Feb. 18, 2014

Origin Story, Part 1: Loma Prieta Makes Way for Change

As part of AIA SF’s 2011 Architecture and the City festival titled Architecture of Consequenceenvelope a+d [link to About section that mentions envelope on proxysf.local] published the zine ON SITE IN THE CITY. Made in part to supplement the exhibition, the zine supported the firm’s dialogue with Dutch Firm ZUS about how progressive design and creative problem solving can address many of our most pressing urban issues, from decreased social cohesion and unsustainable food systems to diminishing free time. 

This excerpt originally appeared in ON SITE IN THE CITY as part of “PROXY: An Experiment in Flexible Urbanism” by Douglas Burnham. 

PROXY, an experiment in flexible urbanism, came about through our studio’s response to a formal request for proposals from the San Francisco Mayor’s Office of Workforce and Economic Development in 2009. The city wanted projects with temporary uses—between one and four years—for any of the vacant Central Freeway lots in Hayes Valley until they could be sold for residential development.

These vacant lots came to exist through a series of events that started when the elevated, double-decker 101 Central Freeway was damaged in the 1989 Loma Prieta earthquake. After the earthquake, the fate of the elevated freeway was thrown into a contentious decade-long debate that was finally resolved through a local ballot measure. In 1999, a Hayes Valley neighborhood-sponsored measure won voter approval to remove the damaged elevated freeway and create a surface boulevard for distributing the 101 Freeway traffic into the city grid. The design of the boulevard, by planner Allan Jacobs, ended up creating a series of 22 irregular shaped vacant lots, the difference between the footprint of the former Central Freeway and the new Octavia Boulevard plan.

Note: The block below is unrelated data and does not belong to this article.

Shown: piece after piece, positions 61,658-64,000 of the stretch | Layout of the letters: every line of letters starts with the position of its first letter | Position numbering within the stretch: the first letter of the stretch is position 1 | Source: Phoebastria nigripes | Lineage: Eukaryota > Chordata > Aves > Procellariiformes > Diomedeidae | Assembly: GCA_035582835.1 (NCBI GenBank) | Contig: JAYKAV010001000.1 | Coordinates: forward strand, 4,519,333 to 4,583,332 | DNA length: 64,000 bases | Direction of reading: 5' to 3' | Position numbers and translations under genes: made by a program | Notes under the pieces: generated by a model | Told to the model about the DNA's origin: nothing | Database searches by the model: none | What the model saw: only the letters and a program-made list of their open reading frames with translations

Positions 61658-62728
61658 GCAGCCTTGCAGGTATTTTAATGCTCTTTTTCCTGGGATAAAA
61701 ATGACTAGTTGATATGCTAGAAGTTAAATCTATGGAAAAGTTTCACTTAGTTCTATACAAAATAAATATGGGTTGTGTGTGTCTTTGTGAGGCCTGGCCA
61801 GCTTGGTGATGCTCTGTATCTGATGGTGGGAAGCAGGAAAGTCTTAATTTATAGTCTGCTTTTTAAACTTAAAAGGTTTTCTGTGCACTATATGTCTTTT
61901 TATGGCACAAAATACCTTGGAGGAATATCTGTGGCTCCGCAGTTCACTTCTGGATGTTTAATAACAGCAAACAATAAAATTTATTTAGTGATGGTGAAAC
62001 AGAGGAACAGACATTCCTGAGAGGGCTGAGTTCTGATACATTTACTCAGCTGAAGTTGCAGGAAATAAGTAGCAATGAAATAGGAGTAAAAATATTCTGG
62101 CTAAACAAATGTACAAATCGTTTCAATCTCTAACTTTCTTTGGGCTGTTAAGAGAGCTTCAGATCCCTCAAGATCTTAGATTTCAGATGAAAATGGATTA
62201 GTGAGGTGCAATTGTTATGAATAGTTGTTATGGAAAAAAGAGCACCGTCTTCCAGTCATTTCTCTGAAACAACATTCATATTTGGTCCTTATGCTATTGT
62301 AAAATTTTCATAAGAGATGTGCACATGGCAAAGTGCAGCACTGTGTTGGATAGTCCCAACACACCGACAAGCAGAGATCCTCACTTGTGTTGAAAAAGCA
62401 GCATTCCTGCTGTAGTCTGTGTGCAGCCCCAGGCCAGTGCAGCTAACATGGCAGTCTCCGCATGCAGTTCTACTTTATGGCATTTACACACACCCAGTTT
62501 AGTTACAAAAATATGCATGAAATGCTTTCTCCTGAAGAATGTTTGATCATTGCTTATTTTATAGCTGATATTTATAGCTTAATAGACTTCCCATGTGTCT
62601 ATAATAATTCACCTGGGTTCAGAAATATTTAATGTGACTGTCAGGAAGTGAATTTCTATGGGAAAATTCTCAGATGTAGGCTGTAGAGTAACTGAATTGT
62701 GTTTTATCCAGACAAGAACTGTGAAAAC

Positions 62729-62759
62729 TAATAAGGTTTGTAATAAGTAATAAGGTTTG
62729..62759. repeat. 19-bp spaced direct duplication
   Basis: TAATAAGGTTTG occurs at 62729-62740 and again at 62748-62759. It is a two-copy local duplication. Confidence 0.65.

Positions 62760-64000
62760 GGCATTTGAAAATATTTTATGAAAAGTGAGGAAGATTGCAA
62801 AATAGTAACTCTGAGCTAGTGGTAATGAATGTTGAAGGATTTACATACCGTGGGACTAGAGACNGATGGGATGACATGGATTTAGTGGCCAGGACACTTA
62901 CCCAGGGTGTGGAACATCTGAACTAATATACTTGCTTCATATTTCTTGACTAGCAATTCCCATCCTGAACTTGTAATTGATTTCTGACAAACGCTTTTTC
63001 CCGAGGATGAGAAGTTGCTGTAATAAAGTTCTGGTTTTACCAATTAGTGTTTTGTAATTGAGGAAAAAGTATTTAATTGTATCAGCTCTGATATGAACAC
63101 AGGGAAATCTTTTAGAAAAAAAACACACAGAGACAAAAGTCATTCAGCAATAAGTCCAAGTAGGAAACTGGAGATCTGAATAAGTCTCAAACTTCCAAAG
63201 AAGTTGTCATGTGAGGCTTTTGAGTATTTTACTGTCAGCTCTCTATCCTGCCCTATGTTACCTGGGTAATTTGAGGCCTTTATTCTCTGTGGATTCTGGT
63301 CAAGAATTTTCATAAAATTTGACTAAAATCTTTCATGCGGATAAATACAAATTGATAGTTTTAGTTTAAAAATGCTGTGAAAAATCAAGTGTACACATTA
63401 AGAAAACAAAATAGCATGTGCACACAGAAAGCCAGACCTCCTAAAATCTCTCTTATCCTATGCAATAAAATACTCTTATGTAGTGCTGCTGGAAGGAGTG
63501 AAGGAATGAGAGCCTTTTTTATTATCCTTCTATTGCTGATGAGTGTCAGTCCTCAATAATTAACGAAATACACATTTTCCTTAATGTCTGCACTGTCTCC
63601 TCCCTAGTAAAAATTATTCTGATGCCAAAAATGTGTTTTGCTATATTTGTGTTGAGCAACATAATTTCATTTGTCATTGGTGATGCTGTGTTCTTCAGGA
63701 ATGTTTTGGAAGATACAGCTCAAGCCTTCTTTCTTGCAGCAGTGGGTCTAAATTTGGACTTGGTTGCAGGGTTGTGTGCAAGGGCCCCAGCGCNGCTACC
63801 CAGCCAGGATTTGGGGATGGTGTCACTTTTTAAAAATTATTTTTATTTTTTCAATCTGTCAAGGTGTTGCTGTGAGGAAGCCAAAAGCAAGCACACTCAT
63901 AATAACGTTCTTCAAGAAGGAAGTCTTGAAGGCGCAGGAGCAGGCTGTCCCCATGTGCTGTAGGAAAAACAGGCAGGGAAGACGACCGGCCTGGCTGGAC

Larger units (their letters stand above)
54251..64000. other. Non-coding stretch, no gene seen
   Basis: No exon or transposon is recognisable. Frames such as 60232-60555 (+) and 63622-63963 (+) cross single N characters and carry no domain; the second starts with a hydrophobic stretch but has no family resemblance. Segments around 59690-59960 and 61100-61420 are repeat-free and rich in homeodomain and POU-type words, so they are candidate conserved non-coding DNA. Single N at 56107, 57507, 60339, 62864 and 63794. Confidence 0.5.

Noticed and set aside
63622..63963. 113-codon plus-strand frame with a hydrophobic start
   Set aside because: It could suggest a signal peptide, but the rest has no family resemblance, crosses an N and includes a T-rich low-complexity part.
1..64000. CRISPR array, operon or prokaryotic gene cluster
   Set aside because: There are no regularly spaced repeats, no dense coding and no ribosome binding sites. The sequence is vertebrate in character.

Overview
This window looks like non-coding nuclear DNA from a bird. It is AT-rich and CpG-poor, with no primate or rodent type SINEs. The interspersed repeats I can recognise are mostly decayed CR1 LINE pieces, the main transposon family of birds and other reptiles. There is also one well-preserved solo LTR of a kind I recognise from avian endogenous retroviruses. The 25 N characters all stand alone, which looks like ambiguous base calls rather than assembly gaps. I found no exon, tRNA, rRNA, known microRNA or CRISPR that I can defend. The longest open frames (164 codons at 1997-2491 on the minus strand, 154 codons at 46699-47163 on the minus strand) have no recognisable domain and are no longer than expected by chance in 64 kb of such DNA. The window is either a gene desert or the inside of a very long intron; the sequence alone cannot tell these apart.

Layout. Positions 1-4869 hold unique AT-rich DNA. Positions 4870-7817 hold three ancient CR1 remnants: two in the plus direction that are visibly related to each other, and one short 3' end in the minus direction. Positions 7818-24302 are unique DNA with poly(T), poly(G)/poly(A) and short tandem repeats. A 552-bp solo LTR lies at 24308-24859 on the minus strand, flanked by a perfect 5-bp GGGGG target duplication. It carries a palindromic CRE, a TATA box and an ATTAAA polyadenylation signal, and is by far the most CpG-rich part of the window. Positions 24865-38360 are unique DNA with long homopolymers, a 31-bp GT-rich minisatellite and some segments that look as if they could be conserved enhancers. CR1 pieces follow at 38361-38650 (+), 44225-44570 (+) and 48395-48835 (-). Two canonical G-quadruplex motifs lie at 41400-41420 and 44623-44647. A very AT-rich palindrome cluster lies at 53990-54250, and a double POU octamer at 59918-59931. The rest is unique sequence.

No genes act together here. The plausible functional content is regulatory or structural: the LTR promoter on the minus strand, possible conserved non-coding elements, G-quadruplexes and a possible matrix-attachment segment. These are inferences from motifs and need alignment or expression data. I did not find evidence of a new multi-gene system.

The San Francisco Mayor’s Office was given control of these vacant lots, labeled alphabetically from Lot A at the northern end to Lot V at the intersection of Octavia and Market Streets to the south, with the goal of bringing both market-rate and subsidized housing to the neighborhood and repairing the void left by the removal of the 32 Central Freeway. Due to the economic downturn of 2008, proposals for market-rate housing on these vacant lots (including our two-parcel multifamily residential development project on Lots M + N between Oak and Fell Streets) were put on hold by the private architect/ developer teams, and the Mayor’s Office initiated a request for proposals for temporary uses as an interim condition until the economy recovers.

Our immersion into the needs of the area and the open communication we developed with representatives of the Hayes Valley Neighborhood during the initial stages of developing our project at Lots M + N gave us a strong sense of what might be possible for programming temporary uses on other vacant lots in the area. These conversations also inspired us to think about how temporary structures might be used to bring new vitality and connectedness to the neighborhood. With this as our starting point, we began to develop an intentional strategy rooted in notions of flexibility and impermanence that could serve as a model for an adaptive mechanism of change within the urban condition.

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